In many kinds of litigation, document production is a dirty term. Even when done carefully, responsibly, and well by both sides, the process of producing documents (and, for the other side, the process of dealing with documents that have been produced) is tedious, thankless, and consumes a remarkable amount of resources. Things become much worse when the parties clash over what should be produced and how, and worse still when the party receiving the documents is more interested in using the discovery process to inflict pain or to generate a record for sanctions motion practice than he is in getting documents to help him prepare his case.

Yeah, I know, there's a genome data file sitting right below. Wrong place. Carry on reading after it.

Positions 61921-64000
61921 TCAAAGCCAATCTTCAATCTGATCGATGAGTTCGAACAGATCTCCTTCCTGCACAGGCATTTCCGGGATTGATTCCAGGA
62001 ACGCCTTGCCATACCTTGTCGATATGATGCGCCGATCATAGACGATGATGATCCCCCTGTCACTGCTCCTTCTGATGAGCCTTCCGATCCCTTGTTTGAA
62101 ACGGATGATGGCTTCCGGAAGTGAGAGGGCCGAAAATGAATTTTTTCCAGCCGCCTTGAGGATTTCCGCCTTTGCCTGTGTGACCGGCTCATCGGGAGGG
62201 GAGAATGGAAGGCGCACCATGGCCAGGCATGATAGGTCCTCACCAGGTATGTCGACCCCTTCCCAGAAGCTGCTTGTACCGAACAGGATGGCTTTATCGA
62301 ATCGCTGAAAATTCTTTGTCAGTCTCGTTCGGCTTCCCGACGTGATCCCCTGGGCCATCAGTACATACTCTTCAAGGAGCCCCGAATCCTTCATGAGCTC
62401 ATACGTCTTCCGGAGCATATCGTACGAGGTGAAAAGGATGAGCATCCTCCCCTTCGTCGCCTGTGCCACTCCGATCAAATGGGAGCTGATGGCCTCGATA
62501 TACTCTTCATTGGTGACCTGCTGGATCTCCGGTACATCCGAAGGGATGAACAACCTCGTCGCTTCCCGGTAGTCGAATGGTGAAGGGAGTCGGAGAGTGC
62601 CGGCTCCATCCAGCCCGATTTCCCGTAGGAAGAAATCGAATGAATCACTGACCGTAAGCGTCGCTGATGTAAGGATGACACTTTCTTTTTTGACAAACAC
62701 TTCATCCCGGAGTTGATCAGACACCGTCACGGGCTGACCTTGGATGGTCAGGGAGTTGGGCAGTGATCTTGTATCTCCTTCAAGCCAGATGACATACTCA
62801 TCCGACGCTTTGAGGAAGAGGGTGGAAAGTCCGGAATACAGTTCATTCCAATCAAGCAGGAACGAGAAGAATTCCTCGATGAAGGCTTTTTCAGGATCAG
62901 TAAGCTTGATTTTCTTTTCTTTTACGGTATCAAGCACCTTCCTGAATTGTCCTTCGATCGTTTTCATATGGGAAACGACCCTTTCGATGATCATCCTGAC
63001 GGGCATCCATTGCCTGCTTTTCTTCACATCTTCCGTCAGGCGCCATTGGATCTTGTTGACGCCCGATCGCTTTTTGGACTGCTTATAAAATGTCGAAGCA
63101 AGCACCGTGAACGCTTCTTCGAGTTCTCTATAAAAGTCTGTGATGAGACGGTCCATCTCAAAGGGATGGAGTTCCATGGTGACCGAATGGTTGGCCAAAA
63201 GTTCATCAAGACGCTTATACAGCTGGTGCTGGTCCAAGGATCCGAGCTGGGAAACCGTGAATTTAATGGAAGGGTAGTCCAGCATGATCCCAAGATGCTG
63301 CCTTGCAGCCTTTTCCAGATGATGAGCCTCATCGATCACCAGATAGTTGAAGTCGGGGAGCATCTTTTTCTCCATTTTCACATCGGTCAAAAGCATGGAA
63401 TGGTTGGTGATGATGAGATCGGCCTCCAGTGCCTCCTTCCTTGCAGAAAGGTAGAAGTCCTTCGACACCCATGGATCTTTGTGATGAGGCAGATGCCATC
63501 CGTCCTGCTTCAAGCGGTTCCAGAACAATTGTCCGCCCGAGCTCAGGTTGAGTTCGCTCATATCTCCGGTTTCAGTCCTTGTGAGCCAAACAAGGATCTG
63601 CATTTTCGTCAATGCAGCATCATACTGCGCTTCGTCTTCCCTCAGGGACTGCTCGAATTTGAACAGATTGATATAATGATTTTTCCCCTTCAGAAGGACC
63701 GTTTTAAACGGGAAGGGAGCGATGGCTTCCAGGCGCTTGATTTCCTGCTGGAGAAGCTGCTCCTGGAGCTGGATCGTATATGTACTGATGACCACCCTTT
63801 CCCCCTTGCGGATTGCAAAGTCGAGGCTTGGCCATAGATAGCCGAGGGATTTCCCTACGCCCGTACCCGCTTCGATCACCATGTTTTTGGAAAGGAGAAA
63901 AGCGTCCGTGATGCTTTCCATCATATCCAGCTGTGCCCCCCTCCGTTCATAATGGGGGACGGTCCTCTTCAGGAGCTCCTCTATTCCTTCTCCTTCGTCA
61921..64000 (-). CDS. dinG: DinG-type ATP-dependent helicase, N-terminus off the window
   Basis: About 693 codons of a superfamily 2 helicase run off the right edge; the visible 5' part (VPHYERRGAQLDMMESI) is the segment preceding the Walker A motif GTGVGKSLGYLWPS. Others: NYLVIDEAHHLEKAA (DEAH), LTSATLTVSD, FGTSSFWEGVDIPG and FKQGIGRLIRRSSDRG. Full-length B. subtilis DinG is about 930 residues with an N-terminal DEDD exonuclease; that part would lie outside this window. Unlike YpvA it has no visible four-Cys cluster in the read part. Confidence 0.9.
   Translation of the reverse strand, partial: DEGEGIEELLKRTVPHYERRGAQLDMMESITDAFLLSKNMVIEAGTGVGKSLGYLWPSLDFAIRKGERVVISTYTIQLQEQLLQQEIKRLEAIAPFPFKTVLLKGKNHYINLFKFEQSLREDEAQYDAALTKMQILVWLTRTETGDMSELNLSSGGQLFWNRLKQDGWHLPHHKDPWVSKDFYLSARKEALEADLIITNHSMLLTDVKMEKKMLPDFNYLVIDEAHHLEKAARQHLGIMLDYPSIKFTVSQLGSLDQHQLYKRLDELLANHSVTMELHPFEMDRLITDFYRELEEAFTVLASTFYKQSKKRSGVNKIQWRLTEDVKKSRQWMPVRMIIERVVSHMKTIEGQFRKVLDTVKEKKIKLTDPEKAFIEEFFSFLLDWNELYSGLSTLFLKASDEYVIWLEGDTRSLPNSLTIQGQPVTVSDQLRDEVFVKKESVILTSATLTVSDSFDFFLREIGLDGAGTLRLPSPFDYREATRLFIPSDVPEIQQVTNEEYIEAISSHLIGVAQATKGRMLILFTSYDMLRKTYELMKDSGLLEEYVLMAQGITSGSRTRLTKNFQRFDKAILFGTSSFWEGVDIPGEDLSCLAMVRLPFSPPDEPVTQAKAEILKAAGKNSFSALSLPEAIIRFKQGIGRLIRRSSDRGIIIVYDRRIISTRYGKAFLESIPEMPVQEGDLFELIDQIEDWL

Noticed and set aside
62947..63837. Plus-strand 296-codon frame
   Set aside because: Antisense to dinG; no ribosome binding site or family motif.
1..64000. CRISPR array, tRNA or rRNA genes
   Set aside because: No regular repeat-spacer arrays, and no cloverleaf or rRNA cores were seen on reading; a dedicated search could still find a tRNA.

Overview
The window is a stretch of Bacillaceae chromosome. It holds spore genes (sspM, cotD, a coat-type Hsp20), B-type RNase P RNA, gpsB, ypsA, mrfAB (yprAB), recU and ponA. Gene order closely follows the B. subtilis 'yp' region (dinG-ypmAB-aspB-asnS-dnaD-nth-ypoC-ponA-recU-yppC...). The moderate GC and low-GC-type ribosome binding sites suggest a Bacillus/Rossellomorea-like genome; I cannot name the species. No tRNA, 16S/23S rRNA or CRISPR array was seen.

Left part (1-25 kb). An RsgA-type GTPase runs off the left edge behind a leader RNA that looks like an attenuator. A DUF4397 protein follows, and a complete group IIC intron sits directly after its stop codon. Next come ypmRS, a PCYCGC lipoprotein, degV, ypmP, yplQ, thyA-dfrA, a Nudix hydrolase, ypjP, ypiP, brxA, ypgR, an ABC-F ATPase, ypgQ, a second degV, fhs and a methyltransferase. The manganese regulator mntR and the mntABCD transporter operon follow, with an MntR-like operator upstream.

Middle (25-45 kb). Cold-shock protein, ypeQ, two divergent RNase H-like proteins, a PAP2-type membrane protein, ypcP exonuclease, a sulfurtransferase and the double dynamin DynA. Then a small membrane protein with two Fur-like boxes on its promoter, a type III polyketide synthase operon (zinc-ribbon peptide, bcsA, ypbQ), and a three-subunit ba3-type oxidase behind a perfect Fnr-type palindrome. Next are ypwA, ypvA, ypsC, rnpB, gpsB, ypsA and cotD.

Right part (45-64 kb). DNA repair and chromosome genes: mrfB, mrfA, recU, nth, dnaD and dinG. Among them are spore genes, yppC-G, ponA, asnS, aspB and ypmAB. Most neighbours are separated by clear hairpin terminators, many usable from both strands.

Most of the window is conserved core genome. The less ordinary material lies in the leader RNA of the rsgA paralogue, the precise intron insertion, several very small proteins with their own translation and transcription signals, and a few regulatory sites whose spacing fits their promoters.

As a party producing documents, you can’t change the way the other side will behave, but you can still set up your document production to make it much more likely that things will go well. Anticipate your document production needs when a case is filed, not when you first receive written discovery requests. If the litigation is on a brand-new subject for which no documents have previously been gathered, get started on the process. If it is serial or otherwise familiar litigation, consider what unique discovery might be required by this case, and look into it.